"Congress and the president are reversing a major public health gain at a time in the AIDS epidemic when we cannot afford to take steps backward," said David Ernesto Munar, president of the AIDS Foundation of Chicago. "We are dismayed that this year Congress threw in the towel when it comes to HIV prevention. They beat back provisions restricting abortion, workers' rights and pollution enforcement. Why aren't people at risk of HIV just as important?"
Obama and Clean Needles
Munar called on the Obama administration to condemn the ban, but with so many other controversies swirling in Washington, the administration has remained largely silent. The Obama administration does support syringe exchange programs, at least in theory, but don't expect the White House to go out on a limb to ensure drug users have clean needles.
The president endorsed syringe exchange as part of his 2010 HIV/AIDS reduction strategy, but the report admits that HIV prevention services have never been "sufficient." Because federal resources are "limited" and many states have reduced prevention budgets due to the economy, the Obama administration recommends simply re-evaluating how existing resources are distributed.
Funding for needle exchange programs has plummeted in recent years, with 10 percent of clinics closing or drastically reducing services due to state budget cuts in 2008, according to an international survey. The United Nations (UN) currently estimates that there is one exchange site for every 10,000 injection drug users in the United States.
Advocates like Scotti know that supporting funding for needle exchange programs is a tough political sell. She said politicians shy away from the cause because they fear being perceived as soft on drugs or crime. Drug addiction, and the health risks that come with it, is more prevalent among stigmatized minorities and the poor, who have little political voice of their own.
"In terms of money and power, it's not one of those issues that has that behind it, but it's got science behind it," Scotti said.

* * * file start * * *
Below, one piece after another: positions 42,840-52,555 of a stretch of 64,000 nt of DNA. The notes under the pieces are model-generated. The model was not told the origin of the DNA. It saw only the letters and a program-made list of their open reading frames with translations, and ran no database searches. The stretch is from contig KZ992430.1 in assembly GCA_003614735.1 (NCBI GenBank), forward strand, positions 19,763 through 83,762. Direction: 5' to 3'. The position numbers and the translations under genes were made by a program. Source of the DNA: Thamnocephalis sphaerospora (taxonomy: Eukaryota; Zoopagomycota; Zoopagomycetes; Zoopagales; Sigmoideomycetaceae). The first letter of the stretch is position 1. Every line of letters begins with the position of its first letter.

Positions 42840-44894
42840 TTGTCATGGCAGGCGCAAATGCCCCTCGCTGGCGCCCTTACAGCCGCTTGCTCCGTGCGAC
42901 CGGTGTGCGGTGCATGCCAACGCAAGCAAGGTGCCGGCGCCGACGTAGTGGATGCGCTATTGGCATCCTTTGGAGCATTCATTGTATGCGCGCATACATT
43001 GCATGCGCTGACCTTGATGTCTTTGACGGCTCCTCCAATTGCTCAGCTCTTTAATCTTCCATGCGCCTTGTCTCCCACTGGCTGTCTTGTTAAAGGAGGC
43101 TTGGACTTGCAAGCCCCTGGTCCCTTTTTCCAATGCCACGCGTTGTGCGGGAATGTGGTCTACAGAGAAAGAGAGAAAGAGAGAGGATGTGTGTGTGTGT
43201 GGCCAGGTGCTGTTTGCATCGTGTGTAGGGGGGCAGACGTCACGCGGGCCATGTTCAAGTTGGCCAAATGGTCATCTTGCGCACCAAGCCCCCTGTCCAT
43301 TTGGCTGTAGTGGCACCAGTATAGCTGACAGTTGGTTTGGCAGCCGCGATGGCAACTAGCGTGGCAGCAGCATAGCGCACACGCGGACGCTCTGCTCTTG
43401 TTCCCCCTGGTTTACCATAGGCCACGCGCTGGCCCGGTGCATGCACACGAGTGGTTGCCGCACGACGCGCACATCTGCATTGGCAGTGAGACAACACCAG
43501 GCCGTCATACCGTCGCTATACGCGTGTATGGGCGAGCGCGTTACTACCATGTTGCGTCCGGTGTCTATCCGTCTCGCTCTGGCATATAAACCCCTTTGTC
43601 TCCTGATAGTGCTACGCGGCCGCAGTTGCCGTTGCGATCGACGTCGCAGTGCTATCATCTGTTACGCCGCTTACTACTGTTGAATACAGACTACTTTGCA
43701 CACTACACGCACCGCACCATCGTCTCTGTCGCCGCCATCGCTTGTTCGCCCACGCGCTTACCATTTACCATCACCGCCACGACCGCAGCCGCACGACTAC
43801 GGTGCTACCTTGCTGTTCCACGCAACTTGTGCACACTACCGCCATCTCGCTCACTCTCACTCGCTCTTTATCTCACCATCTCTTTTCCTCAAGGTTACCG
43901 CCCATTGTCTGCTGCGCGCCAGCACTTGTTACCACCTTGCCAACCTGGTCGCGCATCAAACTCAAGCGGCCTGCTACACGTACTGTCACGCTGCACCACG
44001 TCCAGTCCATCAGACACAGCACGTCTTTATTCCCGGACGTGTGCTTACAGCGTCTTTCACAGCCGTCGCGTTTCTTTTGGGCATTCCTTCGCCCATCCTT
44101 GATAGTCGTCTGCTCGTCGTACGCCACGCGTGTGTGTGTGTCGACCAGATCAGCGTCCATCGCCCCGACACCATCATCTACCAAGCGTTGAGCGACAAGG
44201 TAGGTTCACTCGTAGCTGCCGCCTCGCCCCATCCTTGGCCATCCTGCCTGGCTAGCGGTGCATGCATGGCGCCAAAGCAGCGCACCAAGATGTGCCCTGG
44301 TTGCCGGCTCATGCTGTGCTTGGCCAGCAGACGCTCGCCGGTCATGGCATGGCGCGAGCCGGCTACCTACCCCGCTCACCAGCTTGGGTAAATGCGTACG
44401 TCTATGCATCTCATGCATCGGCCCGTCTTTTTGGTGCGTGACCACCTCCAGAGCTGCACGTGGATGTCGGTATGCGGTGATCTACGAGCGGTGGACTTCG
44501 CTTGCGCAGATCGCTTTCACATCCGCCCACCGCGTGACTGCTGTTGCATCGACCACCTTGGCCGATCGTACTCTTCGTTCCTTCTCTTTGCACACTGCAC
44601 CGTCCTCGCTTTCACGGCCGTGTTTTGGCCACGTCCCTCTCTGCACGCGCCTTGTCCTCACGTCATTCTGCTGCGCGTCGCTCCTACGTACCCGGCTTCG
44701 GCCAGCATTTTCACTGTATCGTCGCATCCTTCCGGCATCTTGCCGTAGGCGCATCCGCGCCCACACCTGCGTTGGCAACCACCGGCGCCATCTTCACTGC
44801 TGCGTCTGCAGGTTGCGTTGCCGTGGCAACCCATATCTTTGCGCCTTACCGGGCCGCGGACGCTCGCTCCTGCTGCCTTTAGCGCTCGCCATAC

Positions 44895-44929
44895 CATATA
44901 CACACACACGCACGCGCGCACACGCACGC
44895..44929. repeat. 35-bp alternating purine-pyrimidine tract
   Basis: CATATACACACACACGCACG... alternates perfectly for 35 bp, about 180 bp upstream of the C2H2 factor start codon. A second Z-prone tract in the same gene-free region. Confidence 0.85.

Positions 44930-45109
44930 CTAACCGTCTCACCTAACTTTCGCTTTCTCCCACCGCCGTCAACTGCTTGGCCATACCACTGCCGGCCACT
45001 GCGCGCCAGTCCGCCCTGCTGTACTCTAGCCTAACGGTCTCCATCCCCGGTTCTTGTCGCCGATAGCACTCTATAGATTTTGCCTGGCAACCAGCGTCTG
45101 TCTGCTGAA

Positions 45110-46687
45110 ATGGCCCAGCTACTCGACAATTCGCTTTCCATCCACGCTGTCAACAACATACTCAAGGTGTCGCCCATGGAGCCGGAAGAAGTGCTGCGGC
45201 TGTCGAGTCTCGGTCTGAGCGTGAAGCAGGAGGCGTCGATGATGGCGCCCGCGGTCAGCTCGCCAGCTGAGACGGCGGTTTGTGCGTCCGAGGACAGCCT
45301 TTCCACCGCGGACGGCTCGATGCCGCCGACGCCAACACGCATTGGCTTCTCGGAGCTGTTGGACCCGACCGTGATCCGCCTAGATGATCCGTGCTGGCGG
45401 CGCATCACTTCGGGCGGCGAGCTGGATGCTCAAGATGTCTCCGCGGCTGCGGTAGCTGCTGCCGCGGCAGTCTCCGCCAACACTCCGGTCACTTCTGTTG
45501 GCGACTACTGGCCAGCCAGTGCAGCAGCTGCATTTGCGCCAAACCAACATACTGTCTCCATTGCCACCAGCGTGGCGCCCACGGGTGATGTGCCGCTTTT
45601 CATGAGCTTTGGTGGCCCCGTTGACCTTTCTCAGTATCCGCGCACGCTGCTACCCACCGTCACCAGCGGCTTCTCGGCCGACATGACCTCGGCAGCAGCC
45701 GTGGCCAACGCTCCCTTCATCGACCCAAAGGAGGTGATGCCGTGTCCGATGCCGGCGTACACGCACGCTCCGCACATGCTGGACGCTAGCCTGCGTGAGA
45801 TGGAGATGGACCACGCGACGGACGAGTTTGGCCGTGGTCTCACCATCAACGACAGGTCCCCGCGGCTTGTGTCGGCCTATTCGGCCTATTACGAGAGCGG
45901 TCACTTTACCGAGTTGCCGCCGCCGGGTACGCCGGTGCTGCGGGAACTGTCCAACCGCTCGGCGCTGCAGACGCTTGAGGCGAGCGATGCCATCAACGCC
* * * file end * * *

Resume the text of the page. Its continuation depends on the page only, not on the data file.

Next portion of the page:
Look no further than a pilot program that finally established five urban needle exchange sites in New Jersey in 2006, more than a decade after clinics were approved in other states and Western countries across the world. An interim report on the program claims it holds "great promise" for reducing the spread of blood-borne pathogens. The program helped more that 5,000 people use clean needles, with 10 percent of participants enrolling with the explicit intention of quitting drugs. Nearly 1,000 drug users were successfully enrolled in treatment programs. Exchange workers in Camden helped 12 pregnant women enter drug treatment and find housing. Three of them gave birth to healthy babies, and nine others successfully quit using drugs and were receiving prenatal care when the report was issued.
If the pilot continues to see success, the clinics will become permanent fixtures in some of New Jersey's toughest neighborhoods and pave the way for similar programs. Perhaps then New Jersey will begin to see its HIV and hepatitis C rates fall in line with the rest of the country.
Scotti said the exchange programs stand to take a hit from the reinstated ban on federal funding. The programs were not getting a lot of money to begin with, but it was enough to expand their hours and hire more people, and now they may have to cut back. But at least they are operating, and people are getting clean needles.
"I'd like to save thousands and thousands of lives," Scotti said, "but if you can save hundreds, that's a good thing too."